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Old 01-23-2011, 07:51 PM
Johan Martinez
 
Default tar-ing subdirectories separately

I want to backup a directory using tar, but want separate tarballs for each subdirectory. For example:*# ls dir1
subdir1 subdir2 subdir3
Will it possible to do it using only tar command? Or will I need another separate piece of logic/control? I thought of writing a shell script with three tar commands for each subdirectory, but that's not elegant way of doing it. Also, it may not scale as number of subdirectories change. Any other solutions or tips for doing this will be really helpful.*

Thank youjM
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Old 01-23-2011, 08:23 PM
Michel van Deventer
 
Default tar-ing subdirectories separately

Hi,

> I want to backup a directory using tar, but want separate tarballs for
> each subdirectory. For example:
> # ls dir1
> subdir1 subdir2 subdir3
>
>
> Will it possible to do it using only tar command? Or will I need
> another separate piece of logic/control? I thought of writing a shell
> script with three tar commands for each subdirectory, but that's not
> elegant way of doing it. Also, it may not scale as number of
> subdirectories change. Any other solutions or tips for doing this will
> be really helpful.
You can try something like :
find /dir1 -type d -print -maxdepth 0 | while read DIR ; do tar cfv
$DIR.tar $DIR/; done

not tested, just off the top of my head and it's late, so if it breaks,
you can keep and be happy with all the pieces

Regards,

Michel




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Old 01-23-2011, 08:24 PM
Les Mikesell
 
Default tar-ing subdirectories separately

On 1/23/11 2:51 PM, Johan Martinez wrote:
>
> I want to backup a directory using tar, but want separate tarballs for each
> subdirectory. For example:
> # ls dir1
> subdir1 subdir2 subdir3
>
> Will it possible to do it using only tar command?

No, tar only generates a single output stream.

> Or will I need another
> separate piece of logic/control? I thought of writing a shell script with three
> tar commands for each subdirectory, but that's not elegant way of doing it.

What's not elegant about a script that does exactly what you want?

> Also, it may not scale as number of subdirectories change. Any other solutions
> or tips for doing this will be really helpful.

Decide how you want to specify the list (in the script, in something the script
can read, or a wildcard name expansion) and use a 'for' shell loop with the list
that also expands the name into the output filename.

--
Les Mikesell
lesmikesell@gmail.com
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Old 01-24-2011, 12:00 PM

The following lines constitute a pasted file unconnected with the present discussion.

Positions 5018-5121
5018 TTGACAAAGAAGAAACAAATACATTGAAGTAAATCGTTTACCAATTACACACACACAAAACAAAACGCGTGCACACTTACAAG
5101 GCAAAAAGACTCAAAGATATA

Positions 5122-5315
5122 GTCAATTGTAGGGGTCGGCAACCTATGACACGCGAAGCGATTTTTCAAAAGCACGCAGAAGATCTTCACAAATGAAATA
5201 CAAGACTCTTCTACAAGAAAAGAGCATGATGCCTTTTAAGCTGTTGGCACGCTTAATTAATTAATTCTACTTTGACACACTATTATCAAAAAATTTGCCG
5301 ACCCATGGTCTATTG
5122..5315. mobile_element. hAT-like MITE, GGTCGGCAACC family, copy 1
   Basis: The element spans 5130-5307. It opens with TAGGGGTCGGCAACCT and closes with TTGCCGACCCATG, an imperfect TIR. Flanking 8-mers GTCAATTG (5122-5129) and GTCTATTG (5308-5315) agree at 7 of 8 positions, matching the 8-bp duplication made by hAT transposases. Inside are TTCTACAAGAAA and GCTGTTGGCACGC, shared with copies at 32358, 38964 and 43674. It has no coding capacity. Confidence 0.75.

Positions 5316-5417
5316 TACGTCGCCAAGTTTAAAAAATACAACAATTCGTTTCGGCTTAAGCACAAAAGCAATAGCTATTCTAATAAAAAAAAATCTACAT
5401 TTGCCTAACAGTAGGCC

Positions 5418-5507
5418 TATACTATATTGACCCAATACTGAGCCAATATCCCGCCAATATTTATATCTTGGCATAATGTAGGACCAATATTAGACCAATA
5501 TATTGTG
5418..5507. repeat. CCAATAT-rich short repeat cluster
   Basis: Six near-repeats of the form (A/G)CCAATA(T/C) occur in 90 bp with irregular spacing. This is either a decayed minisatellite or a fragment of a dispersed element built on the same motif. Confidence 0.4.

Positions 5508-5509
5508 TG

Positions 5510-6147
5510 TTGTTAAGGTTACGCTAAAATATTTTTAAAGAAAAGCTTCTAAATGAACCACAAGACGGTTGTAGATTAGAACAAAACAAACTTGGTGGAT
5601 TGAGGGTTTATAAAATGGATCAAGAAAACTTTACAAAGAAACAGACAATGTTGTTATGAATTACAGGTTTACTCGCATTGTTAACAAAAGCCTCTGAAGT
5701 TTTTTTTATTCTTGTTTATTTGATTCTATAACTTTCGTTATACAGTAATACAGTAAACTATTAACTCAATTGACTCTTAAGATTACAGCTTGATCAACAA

Leonard den Ottolander
 
Default tar-ing subdirectories separately

Hello Johan,

On Sun, 2011-01-23 at 14:51 -0600, Johan Martinez wrote:
> I want to backup a directory using tar, but want separate tarballs for
> each subdirectory. For example: # ls dir1
> subdir1 subdir2 subdir3

Use find(1) for such cases.

$ find <dir> -mindepth 1 -maxdepth 1 -type d -exec tar cz {} -f {}.tgz ;

Regards,
Leonard.

--
mount -t life -o ro /dev/dna /genetic/research


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Old 01-24-2011, 11:21 PM
Nico Kadel-Garcia
 
Default tar-ing subdirectories separately

On Mon, Jan 24, 2011 at 8:00 AM, Leonard den Ottolander
<leonard@den.ottolander.nl> wrote:
> Hello Johan,
>
> On Sun, 2011-01-23 at 14:51 -0600, Johan Martinez wrote:
>> I want to backup a directory using tar, but want separate tarballs for
>> each subdirectory. For example: *# ls dir1
>> subdir1 subdir2 subdir3
>
> Use find(1) for such cases.
>
> $ find <dir> -mindepth 1 -maxdepth 1 -type d -exec tar cz {} -f {}.tgz ;
>
> Regards,
> Leonard.

Ahh-ahh-ahh! You forgot some subdirectories, especially generated from
projects served to Windows systems, may have spaces in their names,
and you'll want parentheses around those "{}" bits. Without those,
chaos can ensue.

And don't get me *started* on what happens if some smart aleck starts
slipping "$" into directory names. This is particularly common in
Samba mounts of CIFS shares where the share creators cleverly left "$"
on the names of the shares to keep them from being browsed.
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Old 01-25-2011, 12:10 PM
Leonard den Ottolander
 
Default tar-ing subdirectories separately

Hello Nico,

On Mon, 2011-01-24 at 19:21 -0500, Nico Kadel-Garcia wrote:
> On Mon, Jan 24, 2011 at 8:00 AM, Leonard den Ottolander
> > $ find <dir> -mindepth 1 -maxdepth 1 -type d -exec tar cz {} -f {}.tgz ;

> Ahh-ahh-ahh! You forgot some subdirectories, especially generated from
> projects served to Windows systems, may have spaces in their names,
> and you'll want parentheses around those "{}" bits. Without those,
> chaos can ensue.
>
> And don't get me *started* on what happens if some smart aleck starts
> slipping "$" into directory names.

I don't know what implementation of find you use, but the stock find on
CentOS 4 and 5 does not do any shell expansions, despite what the man
page might suggest. And why should it, find should be perfectly capable
to quote its results before injecting them back into a shell.

See for yourself:
$ mkdir testdir; cd testdir
$ mkdir foo; touch foo/bar; mkdir foo bar; mkdir $PATH; mkdir .;rm -rf foo;; ls -1
$ find . -mindepth 1 -maxdepth 1 -type d -exec tar cz {} -f {}.tgz ;
$ ls foo

This is not a perl or shell script, it's a command that substitutes its
own results back into a shell. Afacit it does this safely (compare
printquoted.c). No user interaction in the form of the quoting of "{}"
required. If your version of find does I would consider that a bug .

Regards,
Leonard.

--
mount -t life -o ro /dev/dna /genetic/research


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